The trustees present at the Sept. 5 workshop for Orchard City were eager to tackle the agenda and get to work on various matters. First, they reviewed the ordinance for regulating the cultivation and possession of marijuana. This ordinance would allow citizens to possess 12 marijuana plants per resident, instead of many. In addition it has other regulations surrounding marijuana cultivation in Orchard City.
This ordinance has been in the works for quite some time. Melissa Oelke, town clerk, clarified that because the trustees decided they wanted to be more in depth in the ordinance they took more time to review and add to it. The ordinance is set to be sent to the town's attorney and be finalized next month.
Following, the group approved a softball lease agreement. The last few seasons Orchard City has rented out the park's Field of Dreams for the high school teams from Cedaredge, Hotchkiss and Paonia.
Trustee Doug Keller asked about raising the rental price. After some discussion it was decided that since the ladies are already into their season and using the field it would be best to not raise the price this year.
However, the trustees may look at overall rental pricings for the Orchard City Park at their upcoming budget retreat.
Tiny home regulations were discussed next. Currently the town's codes are from 2006. Oelke suggested that the town look at adding more formal regulations through an appendix.
Since the group agreed, the building inspector will be present at the next work session. He will also answer several questions from the trustees.
"We're starting to get a lot more inquiries about tiny homes on a regular basis," said Oelke.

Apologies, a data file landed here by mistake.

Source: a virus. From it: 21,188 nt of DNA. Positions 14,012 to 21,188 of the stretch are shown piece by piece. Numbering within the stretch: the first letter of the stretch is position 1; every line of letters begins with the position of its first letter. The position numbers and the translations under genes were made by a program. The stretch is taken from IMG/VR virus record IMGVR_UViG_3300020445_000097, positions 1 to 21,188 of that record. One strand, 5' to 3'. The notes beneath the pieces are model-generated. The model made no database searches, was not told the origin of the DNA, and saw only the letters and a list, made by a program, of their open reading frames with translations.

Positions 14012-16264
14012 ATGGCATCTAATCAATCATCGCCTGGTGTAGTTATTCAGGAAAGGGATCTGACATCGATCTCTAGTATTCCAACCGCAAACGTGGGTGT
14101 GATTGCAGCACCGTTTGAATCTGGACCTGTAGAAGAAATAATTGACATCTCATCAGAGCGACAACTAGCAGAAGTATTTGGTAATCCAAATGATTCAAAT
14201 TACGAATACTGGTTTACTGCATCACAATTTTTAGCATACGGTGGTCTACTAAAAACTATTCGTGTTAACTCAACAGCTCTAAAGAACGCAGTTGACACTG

Next, trustee Jan Gage directed the discussion toward the following agenda item by asking, "Why would we allow eight-foot fences?" Major Ken Volgamore gave examples of people requesting them for privacy, their gardens, or to keep out deer.
Gage's comment was in reference to the building permit fees for fences eight feet or taller. Since fences of this height require a building permit, the group discussed why there is a need to have a fee.
Ultimately they decided to continue this discussion with the building inspector at the next work session.
Elevate is wanting to provide video streaming (television) services to the area. Thus, they are wishing to create a franchise agreement with Orchard City. Oelke proposed a letter of engagement for legal council.
Because their current attorney is a conflict of interest in the matter, it was suggested that Bo Nerlin advise them. He is also advising other Delta County towns with their Elevate franchise agreements.
Ultimately they decided to put the letter of engagement on the agenda for approval at the town hall meeting Sept. 12.
Before concluding with various comments the trustees evaluated the prospect of investing with COLOTRUST. After discussing why this would be a safe and good option, the group decided to go with the investment. The amount will be determined after discussion with the financial committee.
Oelke said the town will keep some investments with their current accounts for future security.
Barring special meetings or holidays, the Orchard City board of trustees meets for a work session on the first Wednesday of each month and for a regular meeting on the second Wednesday. Meetings are held at 7 p.m. at 9661 2100 Road in Austin. The public is encouraged to attend.